8 Approach and Methodology: An Overview  Qualitative Research Case Study  Constructivist Approach  6 Alternative Licensure Student Teachers in North Carolina  Videotaped Interviews (1 – 1.5 hours) using interview guide  Open-ended questions  Data collection and analysis is ongoing  These are preliminary results and findings

9 Interview Questions Background Information  How would you describe yourself?  In what profession(s) have you worked? What were some of your responsibilities in this position?  Are there any memories of school (elementary, middle, or high) that stand out?  Are there any specific teachers you remember?  Why do you want to be a teacher?  When you chose to become a teacher, what was your definition of teaching?

10 Interview Questions Experience Student Teaching  Describe critical events from your student teaching experience.  Describe the relationship with your Cooperating Teacher.  What was your experience regarding classroom management? Lesson planning?  What didn’t you know about teaching that you learned (what would fall into the category of “I didn’t know”).  Describe your time management during your experience.  Describe your stress levels during your experience.  Describe your day-to-day routines. In what specific ways did your habits change?  How did you balance your outside responsibilities?  What is your favorite part of teaching?  What is the hardest part of teaching?  Describe how your classroom will look when you have a teaching position.  What advice would you give to the next round of NC TEACHers who are preparing to student teach?

11 Data Analysis  Watched the video-taped interviews  Observed commonalities  Recognized patterns  Focus on 3: 2 successful, 1 did not finish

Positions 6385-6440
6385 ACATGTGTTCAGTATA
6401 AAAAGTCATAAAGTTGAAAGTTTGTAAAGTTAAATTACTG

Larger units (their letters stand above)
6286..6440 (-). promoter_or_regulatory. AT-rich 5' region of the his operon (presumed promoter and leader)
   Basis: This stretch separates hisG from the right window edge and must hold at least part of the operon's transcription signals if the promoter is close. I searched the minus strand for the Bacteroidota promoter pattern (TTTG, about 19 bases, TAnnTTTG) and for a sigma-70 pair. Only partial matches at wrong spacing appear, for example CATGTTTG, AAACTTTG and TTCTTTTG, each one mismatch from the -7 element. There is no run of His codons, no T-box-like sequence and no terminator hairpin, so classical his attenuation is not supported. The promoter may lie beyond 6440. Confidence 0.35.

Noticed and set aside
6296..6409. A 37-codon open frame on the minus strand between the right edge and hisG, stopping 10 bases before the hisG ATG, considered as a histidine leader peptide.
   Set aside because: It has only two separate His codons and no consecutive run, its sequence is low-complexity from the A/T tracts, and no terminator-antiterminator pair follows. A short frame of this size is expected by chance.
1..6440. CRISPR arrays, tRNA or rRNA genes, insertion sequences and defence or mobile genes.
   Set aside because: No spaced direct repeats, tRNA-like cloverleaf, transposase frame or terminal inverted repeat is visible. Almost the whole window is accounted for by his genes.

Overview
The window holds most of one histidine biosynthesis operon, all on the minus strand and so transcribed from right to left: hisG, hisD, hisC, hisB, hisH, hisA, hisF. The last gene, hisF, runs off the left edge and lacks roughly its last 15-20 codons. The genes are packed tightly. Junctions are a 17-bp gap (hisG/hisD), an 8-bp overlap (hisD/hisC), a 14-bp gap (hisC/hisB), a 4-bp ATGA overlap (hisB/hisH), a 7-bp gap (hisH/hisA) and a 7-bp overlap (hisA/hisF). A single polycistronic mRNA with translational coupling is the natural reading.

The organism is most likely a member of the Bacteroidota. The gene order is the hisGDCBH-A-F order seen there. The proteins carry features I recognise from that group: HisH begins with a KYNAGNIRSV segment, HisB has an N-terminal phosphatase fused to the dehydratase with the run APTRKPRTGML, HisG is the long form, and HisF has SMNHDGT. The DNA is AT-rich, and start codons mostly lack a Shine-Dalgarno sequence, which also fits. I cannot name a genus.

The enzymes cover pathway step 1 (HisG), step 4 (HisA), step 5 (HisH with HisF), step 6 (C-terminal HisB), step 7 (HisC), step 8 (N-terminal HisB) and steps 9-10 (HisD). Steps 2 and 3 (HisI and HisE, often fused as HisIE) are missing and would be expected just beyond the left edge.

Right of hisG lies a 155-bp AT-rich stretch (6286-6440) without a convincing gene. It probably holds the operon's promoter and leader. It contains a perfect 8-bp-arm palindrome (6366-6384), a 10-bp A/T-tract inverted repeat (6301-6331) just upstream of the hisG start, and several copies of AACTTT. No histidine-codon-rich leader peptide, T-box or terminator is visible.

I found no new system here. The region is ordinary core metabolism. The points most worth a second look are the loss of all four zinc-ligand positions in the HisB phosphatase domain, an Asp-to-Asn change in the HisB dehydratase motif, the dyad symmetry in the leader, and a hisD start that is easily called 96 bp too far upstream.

12 Jim Flannery  Career:  Description:  Strengths:  Challenges:  Overcame challenges:

13 Robert Lohr  Career:  Description:  Strengths:  Challenges:  Overcame challenges:

14 James Joslin  Career:  Description:  Strengths:  Challenges:  Why he opted out when met challenges:

15 Results and Findings  Obstacles  Overcoming obstacles  Strengths  Roadblock (won’t get past – James Joslin)

16 Results and Findings  Factors that predict success:  Learned to make the student part of the teaching process  Previous experiences tutoring, substitute teaching, or mentoring

17 Recommendations  Screening, Selection, and Support  Previous experience working with groups of children (not their own kids) and preferably of the age group they would like to teach  In teaching philosophy or admissions essay, read for evidence of the student as part of the teaching process (rather than the “sage on the stage”)  Support: In methods classes, move from teacher- centered approaches to student-centered approaches. Perhaps encourage more study of students as they are

18 Implications and Recommendations for Future Research  Longitudinal Study  Ongoing interviews with candidates each semester  Student or parent perception of non- traditional student teachers (and their benefits to the class)